So the songs I have in mind as I write this time are Jane’s Addiction’s Been Caught Stealin, Long Black Veil by Johnny Cash, and Jolene by Dolly Parton. They are all songs about cheating, stealing, and being caught doing so, which is what we caught the big telecoms doing while reviewing the City of Bellingham’s Broadband Advisory Group applications this morning. Now, since I’m an applicant myself, it would be inappropriate for me to tell you exactly what to do with this information, but I think it’s pretty obvious that having an advisory group filled with special interests is not in the interest of the people or in the spirit of this group. Jokingly, I mentioned to a friend that perhaps as a compromise, when a telecom lobbyist, CTO, etc. tried to make their way onto a citizen’s committee, they should have to wear a high visibility T-shirt with big letters stating which company they represent.
Out of the 28 candidates, we found six who are trying to make their way onto the committee to protect their company’s interests. Below is the list. They are numbered in the order their application comes up in the application packet.
One last note. “Red Flag” refers to candidates who are, or were, aligned with big telecom and most likely applying specifically to represent those interests, like Vincent Buys is to Comcast. So here are the Red Flag candidates. Public Works Director Eric Johnston and IT Director Marty Mulholland have referred to each of them as experts and referred others to them whenever the idea of public infrastructure has come up. As an aside, there is a swanky broadband party thrown every year at a WAVE executive’s mansion—which I have never been invited to. Wonder why. ;) I’m not losing any sleep over it.
#3 David Brinn
Red Flag: Sr. Manager, Fiber-Construction Project Management for WAVE Broadband
Pros: While he greatly overstates the design of the networks in Bellingham and Whatcom County, he does have a reasonable amount of experience installing fiber and designing fiber networks.
Cons: There are obvious conflicts of interest here: We know that Public Works Director Johnston often refers people directly to WAVE. WAVE overcharges their clients enormously for their services, and their services are not available everywhere. The Port’s fiber inventory found that almost half of WAVE’s strands were broken and poorly maintained. And, according to the application, this would be Brinn’s first community service project.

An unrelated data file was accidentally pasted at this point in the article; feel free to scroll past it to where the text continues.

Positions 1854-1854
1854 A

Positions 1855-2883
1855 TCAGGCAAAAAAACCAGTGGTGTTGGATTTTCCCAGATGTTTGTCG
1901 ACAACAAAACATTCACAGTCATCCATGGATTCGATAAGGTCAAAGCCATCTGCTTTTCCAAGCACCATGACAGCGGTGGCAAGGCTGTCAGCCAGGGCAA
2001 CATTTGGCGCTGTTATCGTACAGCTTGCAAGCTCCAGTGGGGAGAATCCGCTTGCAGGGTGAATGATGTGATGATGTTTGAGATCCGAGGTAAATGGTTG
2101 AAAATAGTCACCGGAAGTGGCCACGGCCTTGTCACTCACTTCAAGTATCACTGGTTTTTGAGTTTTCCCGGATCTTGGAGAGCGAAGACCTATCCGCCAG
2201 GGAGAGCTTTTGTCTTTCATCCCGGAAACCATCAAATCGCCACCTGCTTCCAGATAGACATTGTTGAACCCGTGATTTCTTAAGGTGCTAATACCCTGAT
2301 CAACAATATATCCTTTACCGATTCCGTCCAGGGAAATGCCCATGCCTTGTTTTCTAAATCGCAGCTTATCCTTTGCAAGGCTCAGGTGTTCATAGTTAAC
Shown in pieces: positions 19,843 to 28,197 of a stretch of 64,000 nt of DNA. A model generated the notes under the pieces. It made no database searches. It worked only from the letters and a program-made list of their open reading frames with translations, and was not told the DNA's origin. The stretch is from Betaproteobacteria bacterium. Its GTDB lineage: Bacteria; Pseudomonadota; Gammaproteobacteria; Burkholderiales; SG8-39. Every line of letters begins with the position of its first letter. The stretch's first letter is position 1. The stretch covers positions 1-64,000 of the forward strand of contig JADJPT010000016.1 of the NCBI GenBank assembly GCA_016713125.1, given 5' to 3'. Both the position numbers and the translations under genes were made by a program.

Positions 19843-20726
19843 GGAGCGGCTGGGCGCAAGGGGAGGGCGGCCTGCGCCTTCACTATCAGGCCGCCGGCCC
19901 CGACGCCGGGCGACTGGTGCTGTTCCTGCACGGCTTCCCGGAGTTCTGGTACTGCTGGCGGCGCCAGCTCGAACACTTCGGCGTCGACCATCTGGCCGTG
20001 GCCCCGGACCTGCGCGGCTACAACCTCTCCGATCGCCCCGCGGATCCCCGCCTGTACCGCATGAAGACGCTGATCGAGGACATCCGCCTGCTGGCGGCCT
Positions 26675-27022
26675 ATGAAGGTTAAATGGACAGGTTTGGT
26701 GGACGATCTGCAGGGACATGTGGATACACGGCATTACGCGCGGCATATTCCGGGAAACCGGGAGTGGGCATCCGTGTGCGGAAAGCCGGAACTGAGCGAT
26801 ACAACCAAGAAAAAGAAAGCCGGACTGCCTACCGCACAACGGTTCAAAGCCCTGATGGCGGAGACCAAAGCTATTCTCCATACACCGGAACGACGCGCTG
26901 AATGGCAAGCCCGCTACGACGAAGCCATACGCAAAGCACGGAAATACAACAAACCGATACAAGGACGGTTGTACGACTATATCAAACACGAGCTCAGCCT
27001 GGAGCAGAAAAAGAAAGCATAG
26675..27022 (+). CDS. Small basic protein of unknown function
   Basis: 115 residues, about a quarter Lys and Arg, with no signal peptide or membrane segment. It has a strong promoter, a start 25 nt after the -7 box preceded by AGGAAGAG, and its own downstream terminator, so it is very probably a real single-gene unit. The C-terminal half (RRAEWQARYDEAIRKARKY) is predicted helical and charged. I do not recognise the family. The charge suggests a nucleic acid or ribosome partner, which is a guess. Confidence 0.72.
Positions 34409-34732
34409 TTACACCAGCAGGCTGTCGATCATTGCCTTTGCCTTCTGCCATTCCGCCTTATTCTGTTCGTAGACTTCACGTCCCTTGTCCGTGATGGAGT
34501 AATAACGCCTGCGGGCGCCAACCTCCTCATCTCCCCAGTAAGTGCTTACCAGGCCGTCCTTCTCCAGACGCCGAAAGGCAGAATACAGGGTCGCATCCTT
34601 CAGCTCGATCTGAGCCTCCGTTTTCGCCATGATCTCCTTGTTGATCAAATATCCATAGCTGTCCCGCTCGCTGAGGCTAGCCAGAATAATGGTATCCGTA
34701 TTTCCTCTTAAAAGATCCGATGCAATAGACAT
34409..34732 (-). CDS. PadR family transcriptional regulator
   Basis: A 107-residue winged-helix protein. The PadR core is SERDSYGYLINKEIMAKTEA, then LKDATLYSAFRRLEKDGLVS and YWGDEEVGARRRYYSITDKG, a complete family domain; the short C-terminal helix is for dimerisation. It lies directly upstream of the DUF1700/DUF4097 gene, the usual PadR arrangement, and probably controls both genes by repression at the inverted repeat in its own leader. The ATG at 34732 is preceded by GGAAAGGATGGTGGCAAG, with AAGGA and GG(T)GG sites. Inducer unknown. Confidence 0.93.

Potential Bias: There is an obvious interest here for WAVE to maintain the status quo and keep our community from moving forward in order to protect their bottom line. They want to be the only fiber provider in Bellingham and have a monopoly, and they’re pretty close to doing that. Unfortunately, they charge 13.5 times the cost of fiber in places like Anacortes, Chattanooga, Wilson, N.C., and more. There is no way he can be an objective member of the group.
#5 Vincent Buys
Red Flag: He is a Comcast lobbyist.
Cons: His application indicates insufficient education and experience with networks. In fact, his application doesn’t list much relevant experience at all other than that he works for Comcast, which isn’t relevant in this case since we don’t want special interests on a citizen’s committee. I have rarely seen an application filled out so poorly even when I helped hire people for minimum wage jobs of sorting books at a bookstore. It gives the impression he didn’t even bother to try because he either believes he deserves a seat on the committee, or believes he has already been granted one.
As a former State Representative, Vincent always went to bat for Comcast and big telecom against the interests of 99.9% of his citizens. His application even states that he is applying to represent Comcast’s interests specifically. In “qualifications related to the position” he lists his reason for applying as, “Industry Representative.” This is probably Comcast’s polite way of trying to force the city to put them on the advisory group. He tops it off with, “I am an employee of Comcast who does business with the City of Bellingham,” as if that in itself is a qualification equivalent to real world experience. Sorry Vincent, it’s not. It’s time to let the grown-ups with real tech experience have adult conversations because we’re in a crisis and need these resources and we don’t have time to take special care of Comcast right now. Also, it’s totally inappropriate to have a Comcast lobbyist on a CITIZEN advisory group.
Possible Bias: There is no doubt that Comcast expects Vincent to perform here and protect their interests. There is no way he can be an objective member of the group.
#9 Luke Deryckx
Red Flag: He is the CEO of Ookla, the company that runs the pro-big-telecom biased online speedtester, speedtest.net.
Pros: He has some experience designing network speed testers and 23 years of network experience.